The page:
Fraxinus quadrangulata

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Blue ash
Scientific classification Edit this classification
Kingdom: Plantae
Clade: Tracheophytes
Clade: Angiosperms
Clade: Eudicots
Clade: Asterids
Order: Lamiales
Family: Oleaceae
Genus: Fraxinus
Section: Fraxinus sect. Dipetalae
F. quadrangulata
Binomial name
Fraxinus quadrangulata
Natural range of Fraxinus quadrangulata
Close-up of natural range of Fraxinus quadrangulata

Fraxinus quadrangulata, the blue ash, is a species of ash native primarily to the Midwestern United States from Oklahoma to Michigan, as well as the Bluegrass region of Kentucky and the Nashville Basin region of Tennessee. Isolated populations exist in Alabama, Southern Ontario, and small sections of the Appalachian Mountains.[2] It is typically found over calcareous substrates such as limestone, growing on limestone slopes and in moist valley soils, at elevations of 120–600 m.[3][4]


Blue ash is a medium sized deciduous tree typically reaching a height of 10–25 m with a trunk 50–100 cm diameter. The twigs typically have four corky ridges, a distinctive feature giving them a square appearance (in cross-section), hence the species name, quadrangulata, meaning four-angled. The winter buds are reddish-brown. The leaves are 20–38 cm long, with 5–11 (most often 7) leaflets, the leaflets 7–13 cm long and 2.5–5 cm broad, with a coarsely serrated margin and short but distinct petiolules. The flowers are small and purplish, produced in the early spring before the leaves appear. The fruit is a samara 2.5–5 cm long and 6–12 mm broad, including the wing.[3][4]

History and uses[edit]

The name blue ash is derived from the black dye extracted from the tree's inner bark through immersion in water. European colonists and American pioneers used this dye to color yarn for use in the production of textiles, sewing, crocheting, knitting, weaving, and embroidery. Blue Ash wood is used to make flooring, baseball bats, furniture, tool handles, crates and barrels.[4] The city of Blue Ash, Ohio, an inner suburb of Cincinnati, drew its name from the blue ash trees in the area, the logs of which were used to build many of the community's earliest buildings.[5]

North American native ash tree species are used by North American frogs as a critical food source, as the leaves that fall from the trees are particularly suitable for tadpoles to feed upon in ponds (both temporary and permanent), large puddles, and other water sources.[6] Species such as red maple, which are taking the place of ash, due to the ash borer, are much less suitable for the frogs as a food source—resulting in poor frog survival rates and small frog sizes.[6] It is the lack of tannins in the American ash varieties that makes them good for the frogs as a food source and also not resistant to the ash borer. Varieties of ash from outside North America typically have much higher tannin levels and resist the borer. Maples and various non-native invasive trees, trees that are taking the place of American ash species in the North American ecosystem, typically have much higher leaf tannin levels.[6] It is possible that the blue ash's increased resistance to the borer, as compared with other North American varieties, is due to a higher tannin content. If that is the case, the blue ash is less palatable for maturing frogs than those most threatened by the borer. Ash species native to North America also provide important habitat and food for various other creatures that are native to North America.[7]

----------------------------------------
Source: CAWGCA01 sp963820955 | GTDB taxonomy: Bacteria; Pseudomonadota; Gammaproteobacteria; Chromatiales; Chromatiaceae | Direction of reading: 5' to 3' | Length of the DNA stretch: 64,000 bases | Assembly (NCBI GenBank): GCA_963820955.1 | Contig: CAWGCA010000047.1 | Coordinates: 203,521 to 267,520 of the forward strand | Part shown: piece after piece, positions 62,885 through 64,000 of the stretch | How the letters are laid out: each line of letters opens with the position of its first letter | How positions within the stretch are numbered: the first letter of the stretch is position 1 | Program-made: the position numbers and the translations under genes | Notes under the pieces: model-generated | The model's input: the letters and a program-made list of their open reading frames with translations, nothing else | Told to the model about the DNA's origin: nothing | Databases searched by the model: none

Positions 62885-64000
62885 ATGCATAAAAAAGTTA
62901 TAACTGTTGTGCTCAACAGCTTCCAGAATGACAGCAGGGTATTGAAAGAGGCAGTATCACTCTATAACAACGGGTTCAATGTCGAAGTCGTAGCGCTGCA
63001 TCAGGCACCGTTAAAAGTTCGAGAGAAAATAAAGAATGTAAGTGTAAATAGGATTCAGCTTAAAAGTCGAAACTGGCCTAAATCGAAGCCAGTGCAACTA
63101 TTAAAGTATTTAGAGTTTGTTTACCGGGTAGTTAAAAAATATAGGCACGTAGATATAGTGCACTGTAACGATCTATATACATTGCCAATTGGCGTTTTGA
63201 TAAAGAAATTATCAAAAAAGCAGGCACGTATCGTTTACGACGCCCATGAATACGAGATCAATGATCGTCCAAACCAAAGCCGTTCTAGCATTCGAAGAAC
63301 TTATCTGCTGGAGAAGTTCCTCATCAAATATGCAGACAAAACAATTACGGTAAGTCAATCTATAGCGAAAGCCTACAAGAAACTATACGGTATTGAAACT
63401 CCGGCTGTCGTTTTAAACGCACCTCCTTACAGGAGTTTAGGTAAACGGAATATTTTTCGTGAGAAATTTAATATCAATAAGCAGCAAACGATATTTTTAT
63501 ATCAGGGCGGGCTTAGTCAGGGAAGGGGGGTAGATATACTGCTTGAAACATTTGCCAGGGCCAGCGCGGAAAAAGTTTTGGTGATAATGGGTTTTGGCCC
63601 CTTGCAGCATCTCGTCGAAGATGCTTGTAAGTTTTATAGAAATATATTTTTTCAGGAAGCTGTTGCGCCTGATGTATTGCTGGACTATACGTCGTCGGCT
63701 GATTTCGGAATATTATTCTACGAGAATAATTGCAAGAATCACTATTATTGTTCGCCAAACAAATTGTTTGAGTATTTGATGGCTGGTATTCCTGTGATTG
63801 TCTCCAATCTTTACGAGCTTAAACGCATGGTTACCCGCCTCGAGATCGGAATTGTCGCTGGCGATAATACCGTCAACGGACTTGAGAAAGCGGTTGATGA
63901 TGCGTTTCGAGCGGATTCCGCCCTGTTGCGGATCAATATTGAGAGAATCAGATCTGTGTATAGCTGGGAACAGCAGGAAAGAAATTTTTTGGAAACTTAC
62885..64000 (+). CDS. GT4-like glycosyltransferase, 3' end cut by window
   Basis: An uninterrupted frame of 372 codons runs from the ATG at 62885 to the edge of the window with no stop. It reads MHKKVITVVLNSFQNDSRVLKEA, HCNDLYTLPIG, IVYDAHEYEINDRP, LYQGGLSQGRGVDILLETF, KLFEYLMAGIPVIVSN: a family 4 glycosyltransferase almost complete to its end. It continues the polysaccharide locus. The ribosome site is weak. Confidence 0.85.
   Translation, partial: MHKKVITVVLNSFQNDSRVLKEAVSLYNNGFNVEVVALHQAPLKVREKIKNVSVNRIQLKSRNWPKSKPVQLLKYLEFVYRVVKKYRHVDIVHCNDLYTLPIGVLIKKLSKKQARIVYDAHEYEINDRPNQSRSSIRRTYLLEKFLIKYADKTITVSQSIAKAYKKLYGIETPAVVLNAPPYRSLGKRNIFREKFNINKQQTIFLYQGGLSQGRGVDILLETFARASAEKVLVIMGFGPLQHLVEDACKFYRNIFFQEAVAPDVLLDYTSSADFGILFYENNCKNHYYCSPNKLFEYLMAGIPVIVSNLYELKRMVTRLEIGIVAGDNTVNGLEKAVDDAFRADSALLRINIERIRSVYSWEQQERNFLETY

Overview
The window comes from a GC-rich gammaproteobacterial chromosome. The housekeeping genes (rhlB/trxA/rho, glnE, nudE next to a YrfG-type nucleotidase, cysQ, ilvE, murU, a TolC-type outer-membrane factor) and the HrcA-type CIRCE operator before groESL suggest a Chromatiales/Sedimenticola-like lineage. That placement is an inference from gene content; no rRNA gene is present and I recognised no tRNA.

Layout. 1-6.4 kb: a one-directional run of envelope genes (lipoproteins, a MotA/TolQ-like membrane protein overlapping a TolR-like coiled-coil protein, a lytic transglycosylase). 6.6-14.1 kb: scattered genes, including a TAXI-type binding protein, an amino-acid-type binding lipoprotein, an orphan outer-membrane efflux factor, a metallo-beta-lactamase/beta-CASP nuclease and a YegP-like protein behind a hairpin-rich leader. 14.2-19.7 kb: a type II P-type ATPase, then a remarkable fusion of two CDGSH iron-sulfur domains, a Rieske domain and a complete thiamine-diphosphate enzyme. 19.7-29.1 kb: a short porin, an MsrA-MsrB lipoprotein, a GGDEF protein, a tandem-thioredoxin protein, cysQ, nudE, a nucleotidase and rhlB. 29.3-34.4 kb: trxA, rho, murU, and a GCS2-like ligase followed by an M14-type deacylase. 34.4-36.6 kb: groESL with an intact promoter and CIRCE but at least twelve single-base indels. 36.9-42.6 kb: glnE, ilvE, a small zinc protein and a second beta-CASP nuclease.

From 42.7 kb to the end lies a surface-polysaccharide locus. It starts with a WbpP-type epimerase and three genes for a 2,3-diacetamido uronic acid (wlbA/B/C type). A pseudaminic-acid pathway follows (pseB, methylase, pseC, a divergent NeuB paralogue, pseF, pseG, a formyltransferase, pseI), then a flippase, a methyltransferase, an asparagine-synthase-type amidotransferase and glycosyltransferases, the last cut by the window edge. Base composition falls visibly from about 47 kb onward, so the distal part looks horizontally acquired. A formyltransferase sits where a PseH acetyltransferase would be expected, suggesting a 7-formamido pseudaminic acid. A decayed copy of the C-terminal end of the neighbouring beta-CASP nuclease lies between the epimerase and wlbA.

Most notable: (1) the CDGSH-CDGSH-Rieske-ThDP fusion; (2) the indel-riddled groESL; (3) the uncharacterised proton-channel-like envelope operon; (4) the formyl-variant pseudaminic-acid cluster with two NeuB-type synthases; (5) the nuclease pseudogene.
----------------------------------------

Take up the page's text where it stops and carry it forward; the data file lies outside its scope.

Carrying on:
Conservation status[edit]

As of 2014, blue ash appears to be least threatened in comparison to other North American ash by the infestation of the emerald ash borer. First detected in North America in 2002, this invasive beetle has since spread throughout much of this tree's range. Approximately sixty to seventy percent of these trees survive[8] compared to other ash such as black ash and green ash where up to ninety-nine percent of them are killed by emerald ash borer. In 2017, the blue ash, along with other ashes native to the Eastern United States such as the black ash, green ash and white ash were assessed as Critically Endangered by the IUCN. This is due to the non-native invasive emerald ash borer's massive population increase across the native habitat of these trees.[1]


  1. ^ a b Westwood, M.; Oldfield, S.; Jerome, D.; Romero-Severson, J. (2017). "Fraxinus quadrangulata". IUCN Red List of Threatened Species. 2017: e.T61919112A61919114. doi:10.2305/IUCN.UK.2017-2.RLTS.T61919112A61919114.en. Retrieved 12 November 2021.
  2. ^ "Fraxinus Quadragulata Range Map" (PDF). United States Geological Survey. Retrieved 2008-03-02.
  3. ^ a b Virtual Herbarium of the Chicago Region: Fraxinus quadrangulata Archived 2007-08-13 at the Wayback Machine
  4. ^ a b c Oklahoma Biological Survey: Fraxinus quadrangulata Archived 2008-10-20 at the Wayback Machine
  5. ^ "Brief History of Blue Ash". City of Blue Ash, Ohio. Archived from the original on 2013-10-12.
  6. ^ a b c Stephens, Jeffrey; Bervan, Keith; Tiegs, Scott (3 May 2013). "Anthropogenic changes to leaf litter input affect the fitness of a larval amphibian". Freshwater Biology. 58 (8): 1631–1646. doi:10.1111/fwb.12155.
  7. ^ "Black Ash". Illinois Wildflowers. Dr. John Hilty. Retrieved 27 August 2018.
  8. ^ Tanis, S. R.; McCullough, D. G. (25 July 2012). "Differential persistence of blue ash and white ash following emerald ash borer invasion". Canadian Journal of Forest Research. 42 (8): 1542–1550. doi:10.1139/x2012-103.